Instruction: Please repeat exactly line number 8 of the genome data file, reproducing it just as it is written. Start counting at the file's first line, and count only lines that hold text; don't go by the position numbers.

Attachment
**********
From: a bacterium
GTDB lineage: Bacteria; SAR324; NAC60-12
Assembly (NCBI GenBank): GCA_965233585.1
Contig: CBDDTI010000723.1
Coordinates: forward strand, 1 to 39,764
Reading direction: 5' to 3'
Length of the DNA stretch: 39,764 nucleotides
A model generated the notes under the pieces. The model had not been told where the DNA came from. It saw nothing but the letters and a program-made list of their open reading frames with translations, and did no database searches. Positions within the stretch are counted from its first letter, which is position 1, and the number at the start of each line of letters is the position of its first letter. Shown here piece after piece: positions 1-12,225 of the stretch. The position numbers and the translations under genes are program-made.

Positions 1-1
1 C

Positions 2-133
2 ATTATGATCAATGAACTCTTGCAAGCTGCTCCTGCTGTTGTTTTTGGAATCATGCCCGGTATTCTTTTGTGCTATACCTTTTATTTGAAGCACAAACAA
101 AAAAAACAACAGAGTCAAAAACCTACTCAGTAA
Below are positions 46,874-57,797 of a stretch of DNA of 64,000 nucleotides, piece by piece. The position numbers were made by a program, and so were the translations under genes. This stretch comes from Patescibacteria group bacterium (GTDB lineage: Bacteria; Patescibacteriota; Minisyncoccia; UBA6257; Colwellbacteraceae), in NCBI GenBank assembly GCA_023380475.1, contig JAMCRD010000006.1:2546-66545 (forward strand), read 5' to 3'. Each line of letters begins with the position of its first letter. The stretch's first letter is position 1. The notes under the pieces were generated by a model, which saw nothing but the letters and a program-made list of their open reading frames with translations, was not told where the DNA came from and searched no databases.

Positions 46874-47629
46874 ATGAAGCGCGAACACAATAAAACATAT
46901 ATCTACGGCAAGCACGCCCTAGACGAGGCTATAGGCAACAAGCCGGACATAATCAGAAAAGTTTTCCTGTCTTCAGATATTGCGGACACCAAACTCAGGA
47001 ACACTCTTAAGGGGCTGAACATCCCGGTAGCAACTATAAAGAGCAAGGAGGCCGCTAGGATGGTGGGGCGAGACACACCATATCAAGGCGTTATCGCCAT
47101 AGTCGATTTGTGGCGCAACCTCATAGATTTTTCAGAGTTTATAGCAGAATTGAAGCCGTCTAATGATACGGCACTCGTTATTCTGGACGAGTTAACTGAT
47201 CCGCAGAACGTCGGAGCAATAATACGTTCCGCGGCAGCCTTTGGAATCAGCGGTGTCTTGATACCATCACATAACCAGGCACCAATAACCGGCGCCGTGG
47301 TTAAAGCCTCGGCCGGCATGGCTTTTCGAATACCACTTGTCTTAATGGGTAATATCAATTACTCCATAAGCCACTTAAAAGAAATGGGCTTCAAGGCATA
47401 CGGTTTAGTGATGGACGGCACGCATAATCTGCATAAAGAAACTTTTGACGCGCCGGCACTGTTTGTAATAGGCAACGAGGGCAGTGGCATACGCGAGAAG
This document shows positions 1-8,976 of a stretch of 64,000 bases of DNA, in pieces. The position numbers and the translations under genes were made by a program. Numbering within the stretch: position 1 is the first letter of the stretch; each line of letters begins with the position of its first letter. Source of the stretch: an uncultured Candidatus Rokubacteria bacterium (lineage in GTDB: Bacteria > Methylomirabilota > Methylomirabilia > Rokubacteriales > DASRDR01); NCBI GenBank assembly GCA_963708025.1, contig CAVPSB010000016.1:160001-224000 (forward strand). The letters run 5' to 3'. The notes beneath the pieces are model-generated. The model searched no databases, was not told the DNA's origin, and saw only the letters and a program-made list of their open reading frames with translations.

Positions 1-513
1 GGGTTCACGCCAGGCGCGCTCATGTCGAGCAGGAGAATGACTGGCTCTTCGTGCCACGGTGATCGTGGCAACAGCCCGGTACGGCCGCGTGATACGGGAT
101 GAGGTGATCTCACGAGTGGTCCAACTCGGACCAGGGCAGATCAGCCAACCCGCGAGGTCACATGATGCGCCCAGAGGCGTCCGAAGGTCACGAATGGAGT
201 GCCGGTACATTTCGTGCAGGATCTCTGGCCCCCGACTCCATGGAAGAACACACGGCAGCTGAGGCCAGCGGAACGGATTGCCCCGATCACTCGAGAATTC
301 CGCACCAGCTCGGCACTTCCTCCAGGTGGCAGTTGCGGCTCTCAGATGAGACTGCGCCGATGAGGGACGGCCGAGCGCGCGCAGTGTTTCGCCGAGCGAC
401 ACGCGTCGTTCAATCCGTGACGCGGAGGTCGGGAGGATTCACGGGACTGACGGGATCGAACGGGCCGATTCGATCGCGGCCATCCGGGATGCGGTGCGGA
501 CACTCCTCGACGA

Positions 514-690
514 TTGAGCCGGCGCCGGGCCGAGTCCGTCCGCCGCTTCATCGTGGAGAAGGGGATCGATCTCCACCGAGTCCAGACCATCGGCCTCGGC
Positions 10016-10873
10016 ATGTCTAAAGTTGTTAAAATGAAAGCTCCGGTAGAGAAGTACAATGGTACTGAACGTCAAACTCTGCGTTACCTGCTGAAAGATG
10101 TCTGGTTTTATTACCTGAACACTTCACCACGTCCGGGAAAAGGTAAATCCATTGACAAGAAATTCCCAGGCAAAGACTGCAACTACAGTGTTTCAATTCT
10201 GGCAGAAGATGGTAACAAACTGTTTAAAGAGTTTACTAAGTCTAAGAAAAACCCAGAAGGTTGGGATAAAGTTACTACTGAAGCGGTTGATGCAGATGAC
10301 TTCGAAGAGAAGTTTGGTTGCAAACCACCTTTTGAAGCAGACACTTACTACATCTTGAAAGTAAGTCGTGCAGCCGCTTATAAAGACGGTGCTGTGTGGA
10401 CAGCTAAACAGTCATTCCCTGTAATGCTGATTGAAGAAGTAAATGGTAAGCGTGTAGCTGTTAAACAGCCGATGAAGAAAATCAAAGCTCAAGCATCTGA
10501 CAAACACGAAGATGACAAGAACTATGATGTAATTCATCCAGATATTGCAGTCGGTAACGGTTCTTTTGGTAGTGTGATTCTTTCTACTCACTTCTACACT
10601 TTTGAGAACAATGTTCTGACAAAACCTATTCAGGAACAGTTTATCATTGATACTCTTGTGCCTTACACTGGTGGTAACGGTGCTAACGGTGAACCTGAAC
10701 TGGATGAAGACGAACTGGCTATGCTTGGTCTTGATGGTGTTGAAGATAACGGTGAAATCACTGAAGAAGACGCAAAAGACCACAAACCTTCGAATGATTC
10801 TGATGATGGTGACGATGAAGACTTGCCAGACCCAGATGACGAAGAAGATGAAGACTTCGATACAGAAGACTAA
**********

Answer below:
A model generated the notes under the pieces. The model had not been told where the DNA came from. It saw nothing but the letters and a program-made list of their open reading frames with translations, and did no database searches. Positions within the stretch are counted from its first letter, which is position 1, and the number at the start of each line of letters is the position of its first letter. Shown here piece after piece: positions 1-12,225 of the stretch. The position numbers and the translations under genes are program-made.